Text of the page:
Let’s look at finding the appropriate z value
using the standard normal table
when constructing a confidence interval.
Suppose we wish to use this confidence interval formula
to obtain a (1-alpha) times 100% confidence interval for mu.
This would be the appropriate formula if we were sampling
from a normally distributed population
where the population standard deviation sigma is known.
And the subject of this video is how to
find this z sub alpha/2 value
using a standard normal table.
The z value is based on the standard normal distribution,
and I’ve plotted in the standard normal distribution here.
And if we want the confidence level to be (1-alpha) times 100%,
we put an area of 1-alpha in the middle of the distribution.
The part that’s left over is alpha,
because the area under the entire distribution is 1.
And we split this alpha evenly into the two tails,
putting alpha over 2 in the right tail
and alpha over 2 in the left tail.
z_alpha/2 is the z value
that has an area to the right I of alpha/2.
Let’s look at a specific example.
What is the appropriate z value for a 95% confidence interval?
Well, here we’re saying that
(1-alpha) times 100% is 95%
and we put 95% of the area, or .95,
in the middle here.
So this area is going to be 0.95.
alpha is the remaining area, 0.05
and we split that evenly into the two tails,
putting an area of 0.025 in the right tail
and an area of 0.025 in the left tail.
Now we need to find this value
that has an area to the right of 0.025 under the standard normal curve.
And we have to remember that
the standard normal table that I use
gives the area to the left, so the table gives the area to the left,
and so when we go to the table,
we’re going to have to recognize that
we need to look up the area to the left.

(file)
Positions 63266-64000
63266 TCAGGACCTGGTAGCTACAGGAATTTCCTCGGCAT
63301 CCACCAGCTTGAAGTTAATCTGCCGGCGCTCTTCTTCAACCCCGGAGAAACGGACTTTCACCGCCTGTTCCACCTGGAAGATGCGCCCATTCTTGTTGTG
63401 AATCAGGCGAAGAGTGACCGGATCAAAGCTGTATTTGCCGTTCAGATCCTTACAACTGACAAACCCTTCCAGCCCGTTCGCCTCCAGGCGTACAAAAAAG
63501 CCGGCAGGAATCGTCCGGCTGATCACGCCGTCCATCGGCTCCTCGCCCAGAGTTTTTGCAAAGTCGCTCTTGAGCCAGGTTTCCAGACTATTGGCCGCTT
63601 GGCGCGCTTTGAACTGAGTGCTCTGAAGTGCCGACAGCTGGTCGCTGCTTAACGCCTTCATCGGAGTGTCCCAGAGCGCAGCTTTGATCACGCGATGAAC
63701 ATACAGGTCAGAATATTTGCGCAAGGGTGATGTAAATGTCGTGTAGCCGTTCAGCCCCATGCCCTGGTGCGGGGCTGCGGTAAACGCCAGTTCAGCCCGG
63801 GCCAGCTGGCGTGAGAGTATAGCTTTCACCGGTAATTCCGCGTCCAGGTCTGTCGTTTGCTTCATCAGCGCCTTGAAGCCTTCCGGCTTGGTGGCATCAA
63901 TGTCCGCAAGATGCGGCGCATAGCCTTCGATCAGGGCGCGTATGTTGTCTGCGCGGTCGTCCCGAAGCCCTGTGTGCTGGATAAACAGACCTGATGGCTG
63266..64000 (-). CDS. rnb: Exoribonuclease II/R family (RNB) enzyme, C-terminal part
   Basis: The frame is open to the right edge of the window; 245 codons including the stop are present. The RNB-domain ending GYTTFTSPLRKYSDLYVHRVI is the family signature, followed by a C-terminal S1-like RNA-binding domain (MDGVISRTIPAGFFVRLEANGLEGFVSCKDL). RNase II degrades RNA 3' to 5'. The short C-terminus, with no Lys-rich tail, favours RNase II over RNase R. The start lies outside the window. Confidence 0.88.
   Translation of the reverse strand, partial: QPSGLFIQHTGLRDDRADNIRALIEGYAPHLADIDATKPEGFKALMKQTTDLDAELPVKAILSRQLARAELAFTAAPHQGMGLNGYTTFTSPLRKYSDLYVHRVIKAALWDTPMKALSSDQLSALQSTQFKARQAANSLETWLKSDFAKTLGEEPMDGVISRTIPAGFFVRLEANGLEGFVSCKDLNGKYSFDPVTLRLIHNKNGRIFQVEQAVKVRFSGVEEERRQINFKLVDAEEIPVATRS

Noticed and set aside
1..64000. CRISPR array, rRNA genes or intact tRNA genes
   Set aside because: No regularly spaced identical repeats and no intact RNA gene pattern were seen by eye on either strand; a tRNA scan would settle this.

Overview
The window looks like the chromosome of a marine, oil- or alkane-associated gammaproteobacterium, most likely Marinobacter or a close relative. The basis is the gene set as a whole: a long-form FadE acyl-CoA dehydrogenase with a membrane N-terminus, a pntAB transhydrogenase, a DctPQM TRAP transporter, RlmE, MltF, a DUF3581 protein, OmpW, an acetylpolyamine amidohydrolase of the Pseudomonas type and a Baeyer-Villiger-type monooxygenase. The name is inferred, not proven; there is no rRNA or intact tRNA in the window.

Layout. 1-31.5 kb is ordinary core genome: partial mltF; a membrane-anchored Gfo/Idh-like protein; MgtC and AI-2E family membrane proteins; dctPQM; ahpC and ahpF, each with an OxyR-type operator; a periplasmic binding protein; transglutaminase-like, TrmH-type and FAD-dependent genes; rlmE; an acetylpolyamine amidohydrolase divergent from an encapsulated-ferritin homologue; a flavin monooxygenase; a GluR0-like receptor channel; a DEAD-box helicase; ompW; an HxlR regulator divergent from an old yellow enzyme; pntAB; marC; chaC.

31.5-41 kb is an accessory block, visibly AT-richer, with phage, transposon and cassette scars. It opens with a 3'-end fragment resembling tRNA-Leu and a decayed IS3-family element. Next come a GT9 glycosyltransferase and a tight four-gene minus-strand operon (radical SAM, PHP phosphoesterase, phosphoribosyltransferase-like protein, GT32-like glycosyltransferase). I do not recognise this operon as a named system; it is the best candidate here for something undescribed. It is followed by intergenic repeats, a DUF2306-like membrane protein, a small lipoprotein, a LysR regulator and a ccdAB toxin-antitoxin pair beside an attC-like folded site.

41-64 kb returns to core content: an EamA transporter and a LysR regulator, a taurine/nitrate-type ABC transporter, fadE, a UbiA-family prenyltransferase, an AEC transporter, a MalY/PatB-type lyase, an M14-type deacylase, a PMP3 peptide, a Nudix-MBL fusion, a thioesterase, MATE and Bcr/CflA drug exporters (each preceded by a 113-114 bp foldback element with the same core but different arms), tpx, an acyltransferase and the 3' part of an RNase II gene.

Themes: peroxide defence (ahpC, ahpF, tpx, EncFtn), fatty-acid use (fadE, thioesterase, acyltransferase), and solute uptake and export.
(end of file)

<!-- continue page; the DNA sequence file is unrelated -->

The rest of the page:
and the area to the left of the value we need is 0.975.
So let’s go to the table and find that value.
Here’s my standard normal table, which gives areas to the left.
and we need this area to be 0.975.
Areas are found in the body of the table here,
so we’re going to have to look in here
and get as close as we can to 0.975.
And right here we find 0.9750,
and so we go to the edges of the table to find 1.96,
and so the appropriate z value is 1.96.
And so the table tells me
that this value right here is 1.96
or in other words, z_0.025,
the z value with an area of 0.025 to the right, is 1.96.
This value over here, due to symmetry about 0 is -1.96,
and so our confidence interval
will be found by taking the value of the sample mean
and adding and subtracting
1.96 times sigma over the square root of n.
What is the appropriate z value for a 75% confidence interval?
Well here we’re going to put a middle area of 0.75,
and alpha, the remaining bit is 0.25.
And alpha/2 is 0.125
and so we’re going to put this area of alpha/2
in each of the tails, 0.125 and 0.125.
And now we need to find this value.
Well this value has an area to the right of 0.125
and an area to the left of 0.875
So let’s go to the table.
We want to find the z value
that has an area to the left of 0.875,
and so we look in the body of the table
and get as close as we can to 0.875,
and that’s 0.8749 right here, and so
we go to the edges to get our z value, 1.15.
And so the z value that we need is approximately 1.15.
So the table tells me that this value
to two decimal places is 1.15
and this value, by symmetry about zero is -1.15
and so our z_.125 is approximately 1.15,
and the appropriate 75% confidence interval
is going to be X bar plus and minus
1.15 times sigma over the square root of n.